SAN ANTONIO, Sept 1 (Reuters) - County commissioners in the San Antonio area on Tuesday approved funds for additional body cameras for sheriff’s deputies, a move that comes hours after the release of a video showing two deputies appearing to fatally shoot a man who had his hands up in the air.
Bexar County Commissioners also asked the sheriff’s department to review the department’s “use of force” policy following the release of the cell phone video shown on local TV that shows Gilbert Flores, 41, being fatally shot in an incident on Friday with two deputies.
The two deputies and the victim were Hispanic.
The Texas shooting came after questions have been raised about racial bias in U.S. policing due to incidents that sparked protests nationwide, including the killing of an unarmed black teenager in the St. Louis suburb of Ferguson, Missouri, about a year ago by a white officer.
Bexar County deputies had been called to a domestic disturbance in an upscale neighborhood last Friday. They encountered a woman and a three-week-old old baby who had been injured, and also found Flores, 41, who police said in a report was “armed.”
“The deputies attempted to use less than lethal methodologies,” sheriff’s spokeswoman Rosanne Hughes said on Friday. “When that did not work, they were forced to discharge their weapons.”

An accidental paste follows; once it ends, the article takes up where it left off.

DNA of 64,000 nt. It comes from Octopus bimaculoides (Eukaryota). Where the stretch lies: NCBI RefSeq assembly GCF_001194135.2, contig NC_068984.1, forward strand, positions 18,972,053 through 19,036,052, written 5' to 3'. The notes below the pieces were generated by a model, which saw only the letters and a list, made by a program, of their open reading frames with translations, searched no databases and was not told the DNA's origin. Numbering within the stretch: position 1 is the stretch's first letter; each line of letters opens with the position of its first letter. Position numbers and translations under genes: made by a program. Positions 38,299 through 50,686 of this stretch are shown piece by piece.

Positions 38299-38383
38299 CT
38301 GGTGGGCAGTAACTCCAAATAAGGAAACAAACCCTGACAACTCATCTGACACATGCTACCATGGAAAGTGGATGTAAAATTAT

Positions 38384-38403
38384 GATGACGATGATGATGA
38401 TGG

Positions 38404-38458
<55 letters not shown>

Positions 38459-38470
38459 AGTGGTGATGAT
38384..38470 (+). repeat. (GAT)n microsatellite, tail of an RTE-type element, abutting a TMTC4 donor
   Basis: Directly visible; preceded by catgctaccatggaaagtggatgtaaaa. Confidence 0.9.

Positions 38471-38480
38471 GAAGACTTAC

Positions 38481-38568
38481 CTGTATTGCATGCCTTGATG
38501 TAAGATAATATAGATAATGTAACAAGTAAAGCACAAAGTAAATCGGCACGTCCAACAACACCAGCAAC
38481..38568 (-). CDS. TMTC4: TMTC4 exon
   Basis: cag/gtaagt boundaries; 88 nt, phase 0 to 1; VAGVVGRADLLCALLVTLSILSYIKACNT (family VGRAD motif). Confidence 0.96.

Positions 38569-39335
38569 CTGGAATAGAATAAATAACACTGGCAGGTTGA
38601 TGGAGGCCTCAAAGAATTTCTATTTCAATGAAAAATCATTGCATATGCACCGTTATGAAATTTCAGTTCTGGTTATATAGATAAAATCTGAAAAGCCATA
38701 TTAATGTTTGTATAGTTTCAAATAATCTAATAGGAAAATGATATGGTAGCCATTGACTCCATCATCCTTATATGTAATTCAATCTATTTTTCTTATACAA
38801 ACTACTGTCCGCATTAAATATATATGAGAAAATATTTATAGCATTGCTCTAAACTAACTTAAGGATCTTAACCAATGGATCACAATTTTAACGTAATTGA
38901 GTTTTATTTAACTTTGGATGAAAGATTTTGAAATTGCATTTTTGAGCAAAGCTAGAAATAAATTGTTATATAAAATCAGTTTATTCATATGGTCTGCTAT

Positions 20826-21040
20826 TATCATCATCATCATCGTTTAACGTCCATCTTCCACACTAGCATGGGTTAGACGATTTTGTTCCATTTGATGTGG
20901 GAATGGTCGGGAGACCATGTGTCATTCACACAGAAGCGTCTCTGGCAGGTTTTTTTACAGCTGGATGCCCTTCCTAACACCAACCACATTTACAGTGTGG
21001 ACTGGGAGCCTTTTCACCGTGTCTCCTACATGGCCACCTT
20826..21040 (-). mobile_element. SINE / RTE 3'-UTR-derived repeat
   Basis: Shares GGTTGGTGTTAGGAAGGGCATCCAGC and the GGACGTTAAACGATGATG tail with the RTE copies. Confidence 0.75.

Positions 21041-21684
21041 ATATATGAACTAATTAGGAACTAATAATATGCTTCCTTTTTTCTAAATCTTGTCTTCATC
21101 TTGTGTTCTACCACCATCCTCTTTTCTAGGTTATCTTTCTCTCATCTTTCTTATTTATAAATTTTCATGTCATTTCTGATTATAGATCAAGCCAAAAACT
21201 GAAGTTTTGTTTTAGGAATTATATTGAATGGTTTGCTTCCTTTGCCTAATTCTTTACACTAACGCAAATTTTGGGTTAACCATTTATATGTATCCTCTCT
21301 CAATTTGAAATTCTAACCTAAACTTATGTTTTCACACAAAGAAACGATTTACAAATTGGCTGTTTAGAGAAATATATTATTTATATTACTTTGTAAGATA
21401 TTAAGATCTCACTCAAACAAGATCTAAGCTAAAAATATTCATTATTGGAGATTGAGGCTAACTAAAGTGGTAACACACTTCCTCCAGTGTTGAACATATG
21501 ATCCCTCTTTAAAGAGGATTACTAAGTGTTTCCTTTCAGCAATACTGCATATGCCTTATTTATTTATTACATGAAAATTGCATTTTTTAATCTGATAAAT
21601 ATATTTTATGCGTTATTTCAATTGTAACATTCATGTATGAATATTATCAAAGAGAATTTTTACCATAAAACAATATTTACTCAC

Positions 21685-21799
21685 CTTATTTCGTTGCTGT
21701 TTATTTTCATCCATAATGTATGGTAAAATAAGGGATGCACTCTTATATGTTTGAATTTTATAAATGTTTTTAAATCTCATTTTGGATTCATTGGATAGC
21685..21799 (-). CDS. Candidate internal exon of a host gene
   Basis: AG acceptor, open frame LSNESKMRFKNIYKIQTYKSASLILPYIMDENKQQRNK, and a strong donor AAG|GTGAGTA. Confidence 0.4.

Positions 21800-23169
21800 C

The video recorded by a neighbor about a block away and aired on station KSAT-TV appeared to show Flores raising his arms as if surrendering before being shot.
“The video of Gilbert Flores’ fatal shooting by two deputies raises serious concerns over whether these officers used force that was proportional to the circumstances,” said Terri Burke, executive director of the American Civil Liberties Union of Texas.
In a statement, Sheriff Susan Pamerleau asked for calm.
“We are diligently working to complete the investigation, so we can move to the next step,” she said.
Sheriff’s department officials said the video only recorded the last few minutes of a lengthy encounter and did not include any audio of the conversations.
A new law that took effect in Texas on Tuesday provides state funding to get body cameras onto more officers in more departments across the state.
Many U.S. cities have moved toward supplying body cameras to patrol officers following rising tensions and protests over what critics see as an indiscriminate use of force by police against unarmed civilians, especially racial minorities and the mentally ill. (Writing by Jon Herskovitz; Editing by Sandra Maler)